Ephraim Fischbach, searcher for “Hypercharge” fifth force in the 1980s, has produced an intriguing new analysis of radioactive decay data which indicates periodicities in various decay processes that shouldn’t exist. Radioactive decay is held to be “random” – in reality probabilistic because particles tunnel out of nucleii according to what energy they can borrow from the quantum vacuum, and that’s a ‘random’ thing. In operational terms it means radioactives should decay without respecting clocks, thus ideally we shouldn’t see seasonal and shorter term variations. But, of course, we live and experiment in a variable environment that does show such changes, which means most physicists are suspicious of the new results.
Some more related news-bites…
Radioactive Decay and the Earth-Sun Distance …John Cramer’s “Alternate View” article on the work. He also covered Fischbach’s Fifth-Force work in the 1980s.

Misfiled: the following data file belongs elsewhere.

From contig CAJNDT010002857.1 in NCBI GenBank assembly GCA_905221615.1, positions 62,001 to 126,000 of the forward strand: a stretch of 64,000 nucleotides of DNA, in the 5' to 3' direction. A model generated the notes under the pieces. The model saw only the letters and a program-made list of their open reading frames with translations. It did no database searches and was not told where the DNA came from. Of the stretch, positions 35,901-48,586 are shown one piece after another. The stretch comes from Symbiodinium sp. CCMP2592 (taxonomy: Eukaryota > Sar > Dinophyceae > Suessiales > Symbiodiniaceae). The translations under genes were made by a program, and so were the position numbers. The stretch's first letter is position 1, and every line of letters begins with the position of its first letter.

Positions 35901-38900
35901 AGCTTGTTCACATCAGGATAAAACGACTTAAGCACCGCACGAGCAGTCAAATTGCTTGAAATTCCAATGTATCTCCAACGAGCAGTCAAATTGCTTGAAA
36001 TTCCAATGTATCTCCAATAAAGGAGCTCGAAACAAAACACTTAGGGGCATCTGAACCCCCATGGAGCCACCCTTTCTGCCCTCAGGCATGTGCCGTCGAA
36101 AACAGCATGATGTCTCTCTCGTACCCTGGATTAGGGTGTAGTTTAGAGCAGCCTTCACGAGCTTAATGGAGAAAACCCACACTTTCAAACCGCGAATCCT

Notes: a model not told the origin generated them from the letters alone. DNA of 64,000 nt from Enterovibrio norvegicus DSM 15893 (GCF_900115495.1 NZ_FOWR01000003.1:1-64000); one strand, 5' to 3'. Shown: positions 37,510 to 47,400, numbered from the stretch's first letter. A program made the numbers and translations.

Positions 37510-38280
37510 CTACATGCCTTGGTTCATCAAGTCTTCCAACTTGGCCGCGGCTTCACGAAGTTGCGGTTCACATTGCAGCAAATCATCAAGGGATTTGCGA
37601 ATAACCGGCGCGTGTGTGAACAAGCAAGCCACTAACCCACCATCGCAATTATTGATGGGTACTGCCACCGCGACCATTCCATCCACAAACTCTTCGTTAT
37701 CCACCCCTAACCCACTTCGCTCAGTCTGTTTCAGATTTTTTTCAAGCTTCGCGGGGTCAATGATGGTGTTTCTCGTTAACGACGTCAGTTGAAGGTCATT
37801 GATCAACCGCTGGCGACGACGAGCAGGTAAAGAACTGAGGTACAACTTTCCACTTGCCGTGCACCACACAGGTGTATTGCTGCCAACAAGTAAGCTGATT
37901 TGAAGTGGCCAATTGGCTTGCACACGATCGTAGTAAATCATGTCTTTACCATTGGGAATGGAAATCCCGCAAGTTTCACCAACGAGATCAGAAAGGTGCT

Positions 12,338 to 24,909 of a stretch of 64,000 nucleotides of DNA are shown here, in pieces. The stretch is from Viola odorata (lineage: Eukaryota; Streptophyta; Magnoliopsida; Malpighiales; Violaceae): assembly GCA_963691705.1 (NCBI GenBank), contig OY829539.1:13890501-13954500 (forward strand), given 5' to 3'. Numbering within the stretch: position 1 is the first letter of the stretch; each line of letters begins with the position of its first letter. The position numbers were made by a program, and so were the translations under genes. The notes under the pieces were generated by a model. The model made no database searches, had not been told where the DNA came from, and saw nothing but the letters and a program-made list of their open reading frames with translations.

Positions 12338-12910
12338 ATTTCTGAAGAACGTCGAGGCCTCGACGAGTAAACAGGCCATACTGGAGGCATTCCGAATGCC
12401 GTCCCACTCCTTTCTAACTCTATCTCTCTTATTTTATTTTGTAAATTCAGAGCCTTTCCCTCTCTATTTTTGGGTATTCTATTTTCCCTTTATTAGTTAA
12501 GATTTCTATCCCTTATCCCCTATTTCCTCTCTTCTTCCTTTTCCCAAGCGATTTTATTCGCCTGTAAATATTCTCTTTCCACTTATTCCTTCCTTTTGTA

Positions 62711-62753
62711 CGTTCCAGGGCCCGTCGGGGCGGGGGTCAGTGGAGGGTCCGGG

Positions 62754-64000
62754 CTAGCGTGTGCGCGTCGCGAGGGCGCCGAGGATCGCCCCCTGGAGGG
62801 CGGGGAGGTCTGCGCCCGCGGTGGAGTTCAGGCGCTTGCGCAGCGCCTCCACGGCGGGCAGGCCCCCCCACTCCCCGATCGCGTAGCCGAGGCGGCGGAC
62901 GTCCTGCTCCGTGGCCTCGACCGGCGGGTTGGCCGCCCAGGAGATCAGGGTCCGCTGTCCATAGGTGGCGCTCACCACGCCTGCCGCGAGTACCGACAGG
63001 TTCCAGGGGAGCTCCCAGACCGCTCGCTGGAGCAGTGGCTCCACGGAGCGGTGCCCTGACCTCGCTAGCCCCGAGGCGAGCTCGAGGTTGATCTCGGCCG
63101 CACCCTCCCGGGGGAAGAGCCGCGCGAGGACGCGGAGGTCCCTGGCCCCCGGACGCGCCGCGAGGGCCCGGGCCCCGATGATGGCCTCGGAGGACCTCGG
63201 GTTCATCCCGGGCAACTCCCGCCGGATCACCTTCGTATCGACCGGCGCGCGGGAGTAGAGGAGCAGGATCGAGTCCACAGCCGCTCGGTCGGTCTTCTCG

The mystery of the varying nuclear decay …PhyicsWorld wades into the issue. Quotes Fischbach to the effect that ‘decay constants’ aren’t so constant.
Half-Life (More or Less) … ScienceNews does a similar piece, covering much of the physics community’s reaction.
Implications for C-14 Dating of the Jenkins-Fischbach Effect and Possible Fluctuation of the Solar Fusion Rate …a discussion of the possible ~200 year periodicity in C-14 decay and it’s possible relationship to the “Jenkins-Fischbach effect”. Indicates that archaeological dating by C-14 is thus probably in doubt – though by how much is guess-work. 200 years?
This is very much a “watch-this-space” kind of thing. Recent analysis of “Cassini’s” RTG output, which uses Pu-238, one of the variable isotopes, shows no variability – BUT Fischbach says that maybe due to power-variations from decay being masked by power-variations due to solar variability, which matches neutrino-flux variation in the model. Thus the signals counter-act. Maybe.